Of the many gnarly reasons why so few 401(k) participants have access to ‘in-plan’ lifetime income solutions, the biggest obstacle may be the plan sponsor’s fear of lawsuits from participants if the sponsor’s chosen annuity provider ever went broke.
“The fiduciary issue is so daunting that it ends the conversation,” said David Wray, the director of the Profit Sharing and 401(k) Council of America, a trade group for plan sponsors. “Sponsors ask, ‘We’re guaranteeing payments for 30 or 35 years?’ It stops the conversation. It’s a wall.”
It’s a wall that executives at many insurers and other financial services firms would love to see breached or demolished. That’s why so many of them told a Department of Labor panel Tuesday that the DoL should identify a process or path—a ‘safe harbor’—by which they could choose an annuity provider without liability.
“The government has to stand behind us when we stand behind a decision,” Wray said. “There has to be confidence that someone will make sure the annuity payments keep coming, and it’s not the employer.” Lest the panel miss his point, he added, “If one of these programs goes down, the political fallout will be significant.”
“Fiduciaries are paranoid and rightly so,” says Sheldon Smith, an ERISA attorney and president of ASPPA.
A safe harbor already exists, but plan sponsors and others say it leaves many questions unanswered. Is the fiduciary duty the same for all types of income products, guaranteed and non-guaranteed? How often would the company have to check the strength of the provider? Can companies change their minds and switch providers without exposure to liability?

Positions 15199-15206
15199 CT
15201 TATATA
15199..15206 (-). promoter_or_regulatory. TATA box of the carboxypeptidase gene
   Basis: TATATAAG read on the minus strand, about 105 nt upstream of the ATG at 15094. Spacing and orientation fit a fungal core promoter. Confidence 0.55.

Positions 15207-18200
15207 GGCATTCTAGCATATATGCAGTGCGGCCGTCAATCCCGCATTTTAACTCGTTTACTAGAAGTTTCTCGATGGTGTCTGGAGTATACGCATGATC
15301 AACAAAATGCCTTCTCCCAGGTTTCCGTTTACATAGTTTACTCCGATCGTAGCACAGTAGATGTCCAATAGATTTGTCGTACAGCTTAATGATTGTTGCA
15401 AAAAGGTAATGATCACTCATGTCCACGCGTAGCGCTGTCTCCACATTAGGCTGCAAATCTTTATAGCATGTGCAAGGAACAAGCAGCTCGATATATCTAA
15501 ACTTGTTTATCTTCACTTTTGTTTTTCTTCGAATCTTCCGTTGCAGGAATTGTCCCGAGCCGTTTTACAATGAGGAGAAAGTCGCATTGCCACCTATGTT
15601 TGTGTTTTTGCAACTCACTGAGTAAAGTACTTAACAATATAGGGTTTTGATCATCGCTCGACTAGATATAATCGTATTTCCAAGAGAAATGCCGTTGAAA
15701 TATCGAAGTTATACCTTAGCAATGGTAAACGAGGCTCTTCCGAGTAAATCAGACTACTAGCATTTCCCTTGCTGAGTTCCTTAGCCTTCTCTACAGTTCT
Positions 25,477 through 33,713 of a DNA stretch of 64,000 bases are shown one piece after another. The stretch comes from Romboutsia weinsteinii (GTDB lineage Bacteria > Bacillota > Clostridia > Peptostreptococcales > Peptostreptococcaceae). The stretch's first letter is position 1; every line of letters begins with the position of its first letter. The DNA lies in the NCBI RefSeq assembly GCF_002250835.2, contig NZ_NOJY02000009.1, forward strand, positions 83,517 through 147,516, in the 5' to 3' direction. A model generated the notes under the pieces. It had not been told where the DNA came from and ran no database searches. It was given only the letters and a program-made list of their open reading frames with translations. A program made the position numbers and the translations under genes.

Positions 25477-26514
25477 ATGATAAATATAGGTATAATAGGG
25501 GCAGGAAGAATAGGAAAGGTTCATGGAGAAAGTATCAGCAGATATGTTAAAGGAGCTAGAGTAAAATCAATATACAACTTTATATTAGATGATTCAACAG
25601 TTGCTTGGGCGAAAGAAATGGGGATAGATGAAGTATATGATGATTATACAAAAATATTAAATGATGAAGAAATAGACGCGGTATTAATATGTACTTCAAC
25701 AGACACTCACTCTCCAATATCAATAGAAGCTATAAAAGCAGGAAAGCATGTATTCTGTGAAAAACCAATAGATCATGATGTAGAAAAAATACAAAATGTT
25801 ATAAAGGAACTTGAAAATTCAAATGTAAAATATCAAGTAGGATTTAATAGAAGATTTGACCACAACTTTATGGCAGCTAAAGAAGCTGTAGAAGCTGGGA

Insurers say that their strength ratings are available for anyone to see. But, in the wake of the financial crisis, sponsors aren’t so sure they can rely on the ratings agencies or the oversight of state insurance commissioners.
Aside from a clearer fiduciary standard, insurers, asset managers and others asked the Departments of Labor and Treasury for the following:
Provide safe harbor for advice about retirement income. Plan sponsors want to see the rules on investment advice broadened, so that sponsors can educate participants about retirement income options without future liability for poor participant choices, and so that sponsors can use plan assets to pay for the education.
Encourage partial annuitization. One of the big obstacles, real or perceived, to the use of income annuities is that participants can’t annuitize part of their plan assets or don’t know that they can choose to annuitize only a portion of their assets. Witnesses asked the government to work to encourage partial annuitization.
Provide guidance on expressing savings as retirement income in participant statements and websites. Many witnesses argued that showing plan participants how much retirement income their plan assets will buy, instead of just showing them their current account balance, would motivate people to save more and help them appreciate that their account’s purpose is to provide retirement income, not wealth accumulation. They requested DoL guidelines for providing such illustrations in a compliant way. Since so many variables go into making projections about retirement income, that won’t be easy, however.
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